Mayflower 400 Tours has launched a collection of themed tours that will enable visitors to learn more about the Pilgrims’ lives in England before they set sail from Plymouth, as well as sharing further insights into the momentous Mayflower journey undertaken from the UK to Plymouth, Massachusetts, in 1620.
Highlights will include The Pilgrim Roots region, which was home to the Scrooby Separatists, some of whom became Mayflower Pilgrims. Expert guide and historian Sue Allan will take visitors to see Scrooby Manor, home of William and Susanna Brewster, the 11th century church where William Bradford was baptised, the new Pilgrim Gallery in Retford, as well as many other key sites.
In Boston Guildhall, visitors will be able to sit in the jail where the Pilgrims were held after an aborted escape attempt. Groups will also be invited to enjoy dining in the Mayflower Pub in London, where the ship’s master, Christopher Jones, and the other sailors would often gather.
Although intending to leave from Southampton, the Speedwell needed constant repairs, so the Pilgrims stopped in Dartmouth and Plymouth, with most boarding the Mayflower and sailing for North America in September 1620.
Rowena Drinkhouse, vice-president of Reformation Tours, has been working on the new Mayflower 400 Tours brand for a few years. She explained: “Our carefully-curated, specialist tours will coincide with the 400th anniversary of the Mayflower, which departed from Plymouth in September 1620. The tours span several regions across England, and in each destination we have organised for specialist guides to tell the story of our ancestors and share this special piece of history with them.”
Pilgrim historian and expert guide, Sue Allan
Research conducted in 2017, among more than 4,800 US citizens aged 18 and over, showed that 5.5% are very likely to travel for the anniversary in 2020, and that increases to 21% of members of ancestral societies with an existing interest in genealogy.
Plymouth, Leiden, Boston and Southampton were in the top places to visit, and 90% of those likely to visit also said they were interested in attending historical talks and lectures. They also expressed an interest in experiencing England’s culture, enjoying local cuisine and visiting major sites.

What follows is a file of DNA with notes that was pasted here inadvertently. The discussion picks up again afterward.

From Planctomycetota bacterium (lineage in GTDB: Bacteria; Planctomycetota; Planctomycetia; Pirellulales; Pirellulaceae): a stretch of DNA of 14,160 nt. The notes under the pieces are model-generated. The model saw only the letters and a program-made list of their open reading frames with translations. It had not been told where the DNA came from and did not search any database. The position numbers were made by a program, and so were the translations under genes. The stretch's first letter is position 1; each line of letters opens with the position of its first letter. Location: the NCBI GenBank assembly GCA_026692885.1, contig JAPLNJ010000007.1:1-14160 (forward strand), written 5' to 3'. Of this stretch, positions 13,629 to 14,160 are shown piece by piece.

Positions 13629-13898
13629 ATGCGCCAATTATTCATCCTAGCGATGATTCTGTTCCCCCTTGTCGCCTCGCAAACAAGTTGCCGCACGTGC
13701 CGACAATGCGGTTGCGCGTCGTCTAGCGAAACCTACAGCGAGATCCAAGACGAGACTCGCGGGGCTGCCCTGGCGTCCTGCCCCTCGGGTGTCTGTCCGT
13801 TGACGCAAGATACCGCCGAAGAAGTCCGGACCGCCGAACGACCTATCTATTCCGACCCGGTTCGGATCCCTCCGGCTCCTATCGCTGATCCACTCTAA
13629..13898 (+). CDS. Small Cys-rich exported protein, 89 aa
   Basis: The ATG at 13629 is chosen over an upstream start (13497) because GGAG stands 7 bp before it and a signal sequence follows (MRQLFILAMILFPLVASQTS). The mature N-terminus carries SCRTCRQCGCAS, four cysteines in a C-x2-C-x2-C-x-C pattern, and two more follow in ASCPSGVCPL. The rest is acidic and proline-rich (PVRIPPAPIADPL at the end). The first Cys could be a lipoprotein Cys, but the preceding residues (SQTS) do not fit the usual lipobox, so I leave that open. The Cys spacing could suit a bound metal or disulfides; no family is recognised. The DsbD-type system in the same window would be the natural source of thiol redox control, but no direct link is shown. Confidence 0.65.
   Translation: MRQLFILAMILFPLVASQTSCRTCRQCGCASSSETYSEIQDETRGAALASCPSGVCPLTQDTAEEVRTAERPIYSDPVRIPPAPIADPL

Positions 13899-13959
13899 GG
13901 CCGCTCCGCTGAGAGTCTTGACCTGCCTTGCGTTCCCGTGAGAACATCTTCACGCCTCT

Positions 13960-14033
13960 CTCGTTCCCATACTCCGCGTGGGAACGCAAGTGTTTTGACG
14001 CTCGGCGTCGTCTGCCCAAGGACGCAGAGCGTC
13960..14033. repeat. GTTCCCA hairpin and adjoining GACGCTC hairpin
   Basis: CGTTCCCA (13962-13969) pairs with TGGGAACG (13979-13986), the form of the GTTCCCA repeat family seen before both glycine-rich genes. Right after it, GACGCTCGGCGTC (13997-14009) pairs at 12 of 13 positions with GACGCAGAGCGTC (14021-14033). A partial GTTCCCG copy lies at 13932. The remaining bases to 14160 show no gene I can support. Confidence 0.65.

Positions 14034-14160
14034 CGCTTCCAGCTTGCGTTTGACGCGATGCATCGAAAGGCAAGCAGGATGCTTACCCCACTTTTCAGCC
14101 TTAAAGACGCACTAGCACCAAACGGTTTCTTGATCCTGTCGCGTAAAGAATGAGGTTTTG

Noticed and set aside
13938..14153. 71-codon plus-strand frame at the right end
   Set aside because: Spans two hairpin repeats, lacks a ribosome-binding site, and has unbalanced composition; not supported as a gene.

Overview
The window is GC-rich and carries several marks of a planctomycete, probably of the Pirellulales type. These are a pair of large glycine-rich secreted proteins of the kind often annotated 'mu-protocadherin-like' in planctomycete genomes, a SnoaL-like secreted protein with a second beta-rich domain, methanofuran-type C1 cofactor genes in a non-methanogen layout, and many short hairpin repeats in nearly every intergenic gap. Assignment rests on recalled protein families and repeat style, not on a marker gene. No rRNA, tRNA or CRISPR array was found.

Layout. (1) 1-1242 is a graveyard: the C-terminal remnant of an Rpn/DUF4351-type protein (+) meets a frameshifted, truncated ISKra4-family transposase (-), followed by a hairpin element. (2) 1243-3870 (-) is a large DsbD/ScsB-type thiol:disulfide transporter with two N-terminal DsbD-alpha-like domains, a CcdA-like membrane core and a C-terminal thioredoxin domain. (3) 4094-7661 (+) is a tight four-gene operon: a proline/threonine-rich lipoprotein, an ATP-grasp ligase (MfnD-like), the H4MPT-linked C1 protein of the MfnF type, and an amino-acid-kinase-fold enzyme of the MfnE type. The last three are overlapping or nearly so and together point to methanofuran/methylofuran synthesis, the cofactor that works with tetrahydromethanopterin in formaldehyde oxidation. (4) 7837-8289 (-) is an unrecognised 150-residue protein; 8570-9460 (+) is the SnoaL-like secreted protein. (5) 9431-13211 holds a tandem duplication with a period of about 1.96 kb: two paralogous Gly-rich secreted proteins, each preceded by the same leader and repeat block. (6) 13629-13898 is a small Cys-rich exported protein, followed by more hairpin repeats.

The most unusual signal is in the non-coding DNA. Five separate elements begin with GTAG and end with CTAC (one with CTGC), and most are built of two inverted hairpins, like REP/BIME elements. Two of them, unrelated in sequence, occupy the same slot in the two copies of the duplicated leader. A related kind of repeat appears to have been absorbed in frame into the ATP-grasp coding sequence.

Emma Tatlow, visitor project manager for Mayflower 400, said, “There are over 35 million descendants of the passengers and crew who sailed on the Mayflower in 1620, and the Mayflower 400 UK national visitor project aims to reach out to these descendants and other ancestral tourists to invite them to visit England and be a part of the anniversary year. We are delighted to be working with Rowena as an official partner for Mayflower 400."
Rowena Drinkhouse with US tour operators in Southampton
The 400th anniversary of the Mayflower’s journey offers a unique opportunity for a truly international commemoration of the Pilgrims’ progress, from England to the Netherlands - and on to the land of the Wampanoag in what is now the United States.
England’s national programme of events highlights the impact of the Mayflower’s journey on Native American communities and addresses themes of migration, tolerance, freedom and democracy that have such contemporary relevance, as well as the long-standing relationship between the UK and the USA and the history of Thanksgiving, ensuring the Mayflower’s legacy lives on.
Mayflower 400 tours has scheduled departures and offers custom group tours, to ensure that visitors have the flexibility to visit their chosen sites on the Mayflower trail. Travellers who book before December 31, 2019 can save $200 per person, using the code “Mayflower400”.
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